Case Study: Life Insurance in Retirement – Helping Adult Children Equitably



Tara Ennevor

Financial Advisor and Portfolio Manager


How can you help an adult child in need now and ensure any other children are treated equally?

An integral part of your financial plan while accumulating assets is life insurance. The most common use for life insurance is to protect your family from financial hardship in the event you die before retirement. As you accumulate sufficient wealth and pension entitlements, life insurance becomes a want and can be viewed as an unnecessary and costly luxury.

Why consider life insurance in retirement?

There are some situations where life insurance in retirement might make sense to cover the following:

1. Taxes at death – Large registered portfolios or a second property can have a substantial tax bill when the second spouse dies.

2. Debts – Many retire with debt these days (mortgage, line of credit).

3. Charitable giving – Potential to make a much larger gift to a charity.

4. Enhanced estate – If a certain portion of your non-registered investment portfolio (outside your RRIF, RRSP, or TFSA) has been allocated to pass to your estate at death and you have no intention of using these funds during your lifetime, then the use of life insurance may allow you to enhance your estate with a very low-risk strategy.

5. Income for dependants – Proceeds could help out an adult child or grand- child that may be a dependant due to disability or for other reasons.

6. Estate equalization – Cash from insurance proceeds can deal with estate liquidity issues. For example, if you have a cabin and you leave it to two children and one child wants to keep the cabin, the insurance proceeds can be used to pay an equal share to the other child.

Meet Jim and Jan. They retired two years ago at age 63 and recently sold their home in Vancouver and moved to the Sunshine Coast. They have two adult sons. Joe is living in New Zealand and is married with two kids. John is single and lives in the Fraser Valley.

Jim has a municipal pension and Jan has a Registered Retirement Income Fund (RRIF). They can cover all regular expenses with Jim’s pension plus their Canada Pension Plan and Old Age Security with $500 to $600 left over each month. At this time, they want to travel as much as possible. They will draw from Jan’s RRIF over the next 10 to 15 years to cover all of their travel. They will eventually use the value of their home for long-term care if required. They would prefer to help the boys now and not worry about leaving an estate in the future.

They have $300,000 “extra” from the sale of their Vancouver home and want to gift that to the boys now.

Joe and his wife own a home in New Zealand and he does not need any cash at this time. Their son John has saved up for a down payment on a home but would benefit from a larger down payment so he can qualify for a reduced mortgage rate and not have to pay the Canada Mortgage and Housing Corporation (CMHC) insurance.

They would like to help John with his down payment but want to make sure that Joe will receive the same amount in the future.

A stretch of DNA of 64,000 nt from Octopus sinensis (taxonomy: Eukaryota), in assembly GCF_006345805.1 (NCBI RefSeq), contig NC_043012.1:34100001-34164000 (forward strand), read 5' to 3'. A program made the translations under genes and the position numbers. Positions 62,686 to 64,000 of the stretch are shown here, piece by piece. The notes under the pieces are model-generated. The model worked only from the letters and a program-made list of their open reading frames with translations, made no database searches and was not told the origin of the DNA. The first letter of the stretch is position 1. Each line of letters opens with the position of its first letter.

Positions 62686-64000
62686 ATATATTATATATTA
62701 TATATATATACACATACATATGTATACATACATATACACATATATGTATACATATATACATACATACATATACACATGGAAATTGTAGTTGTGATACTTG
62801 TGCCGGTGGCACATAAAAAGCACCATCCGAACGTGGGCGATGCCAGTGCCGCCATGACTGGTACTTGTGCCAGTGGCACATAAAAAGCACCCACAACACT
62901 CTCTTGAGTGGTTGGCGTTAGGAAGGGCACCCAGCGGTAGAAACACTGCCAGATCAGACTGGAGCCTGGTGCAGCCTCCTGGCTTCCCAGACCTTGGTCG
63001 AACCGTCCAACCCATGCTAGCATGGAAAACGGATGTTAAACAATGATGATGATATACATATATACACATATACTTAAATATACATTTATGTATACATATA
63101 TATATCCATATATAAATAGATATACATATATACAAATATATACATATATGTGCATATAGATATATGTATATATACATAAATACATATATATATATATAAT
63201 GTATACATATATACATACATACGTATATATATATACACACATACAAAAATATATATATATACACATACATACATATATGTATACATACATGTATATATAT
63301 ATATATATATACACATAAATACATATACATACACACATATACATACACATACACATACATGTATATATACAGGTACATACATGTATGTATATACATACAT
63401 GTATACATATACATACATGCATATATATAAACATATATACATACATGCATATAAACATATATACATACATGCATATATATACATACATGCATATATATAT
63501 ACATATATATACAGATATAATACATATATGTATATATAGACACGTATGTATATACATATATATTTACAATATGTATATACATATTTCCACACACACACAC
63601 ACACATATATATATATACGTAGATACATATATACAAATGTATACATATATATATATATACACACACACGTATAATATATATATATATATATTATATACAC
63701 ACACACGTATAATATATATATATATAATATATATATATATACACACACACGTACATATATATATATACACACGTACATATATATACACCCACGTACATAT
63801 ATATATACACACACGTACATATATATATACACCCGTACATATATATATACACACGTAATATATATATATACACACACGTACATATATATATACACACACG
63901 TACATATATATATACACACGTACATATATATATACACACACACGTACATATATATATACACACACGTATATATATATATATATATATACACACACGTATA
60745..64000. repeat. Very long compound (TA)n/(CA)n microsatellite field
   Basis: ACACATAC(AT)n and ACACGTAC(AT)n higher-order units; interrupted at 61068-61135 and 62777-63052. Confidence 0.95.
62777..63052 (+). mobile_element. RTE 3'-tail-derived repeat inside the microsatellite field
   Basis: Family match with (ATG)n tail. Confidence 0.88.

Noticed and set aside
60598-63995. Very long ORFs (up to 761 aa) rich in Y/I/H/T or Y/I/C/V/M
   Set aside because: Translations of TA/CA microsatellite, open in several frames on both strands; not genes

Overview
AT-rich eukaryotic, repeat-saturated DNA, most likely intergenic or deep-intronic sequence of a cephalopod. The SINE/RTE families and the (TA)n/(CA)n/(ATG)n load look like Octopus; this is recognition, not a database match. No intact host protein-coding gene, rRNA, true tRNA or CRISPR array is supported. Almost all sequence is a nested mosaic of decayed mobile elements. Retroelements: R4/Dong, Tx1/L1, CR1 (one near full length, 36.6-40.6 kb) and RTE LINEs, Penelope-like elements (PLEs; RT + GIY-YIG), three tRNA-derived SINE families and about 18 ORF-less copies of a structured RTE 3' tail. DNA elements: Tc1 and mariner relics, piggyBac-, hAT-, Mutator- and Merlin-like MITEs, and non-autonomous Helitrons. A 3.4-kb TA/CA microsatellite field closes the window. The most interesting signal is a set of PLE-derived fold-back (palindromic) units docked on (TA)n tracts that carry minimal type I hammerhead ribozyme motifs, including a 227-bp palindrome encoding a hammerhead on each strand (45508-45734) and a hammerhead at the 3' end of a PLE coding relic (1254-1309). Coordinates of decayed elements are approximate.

We looked at some different scenarios, and in the end, they decided on the following:

■ Gift John $250,000 now to go toward his home down payment.

■ Gift Joe’s kids $50,0000 now to be deposited in an investment account for their post- secondary education.

■ Purchase a joint and last to die $250,000 life insurance policy, naming Joe as the beneficiary, to ensure he gets an inheritance.

They are investing approximately $5,700 per year in a joint and last to die life insurance policy that will pay a $250,000 tax-free benefit to Joe upon their deaths. This benefit amount (face value) is guaranteed and is not based upon market factors.

Based upon a joint life expectancy of 27 years, this represents an after-tax compound return of 3.5%. This is equivalent to a GIC with a compound rate of return of 5.85% (assuming a marginal tax rate of 40%). This is a low-risk strategy, it is affordable for them, and takes away the worry of having to save the funds for Joe.

The benefits of life insurance:

■ Life insurance allows a beneficiary to be named directly on the policy; thus, the proceeds bypass probate, saving both time and money.

■ The proceeds (benefit payment) from a life insurance policy are tax-free.

■ Funds inside a life insurance policy accumulate tax-free, providing the possibility of reducing your taxes today.

■ The benefit amount is guaranteed and thus the exact amount upon death is known.

The disadvantages of life insurance:

■ For all intents and purposes, you have given up control of this capital (premium) for a guaranteed future estate value.

■ There is a requirement to complete medical testing, which can be inconvenient and take time. That being said, it is important to realize that you only need to be as healthy as the average person your age to qualify for the insurance.

Based on Jim and Jan’s risk tolerance, estate objectives, guaranteed lifetime income, and other factors, this strategy worked for them.

Speak to your RGF Integrated Wealth Management Advisor to see which strategy may work for you. ■

You might also be interested in...

Business Owners

The most overlooked area of financial planning for business owners and incorporated professionals is the lack of integration between corporate and personal assets. When the majority of your assets are in your corporation you need very specific, specialized and personalized financial advice.

Learn More
Business Owners

Search Insights
Book a meeting
Schedule a meeting with an RGF Advisor.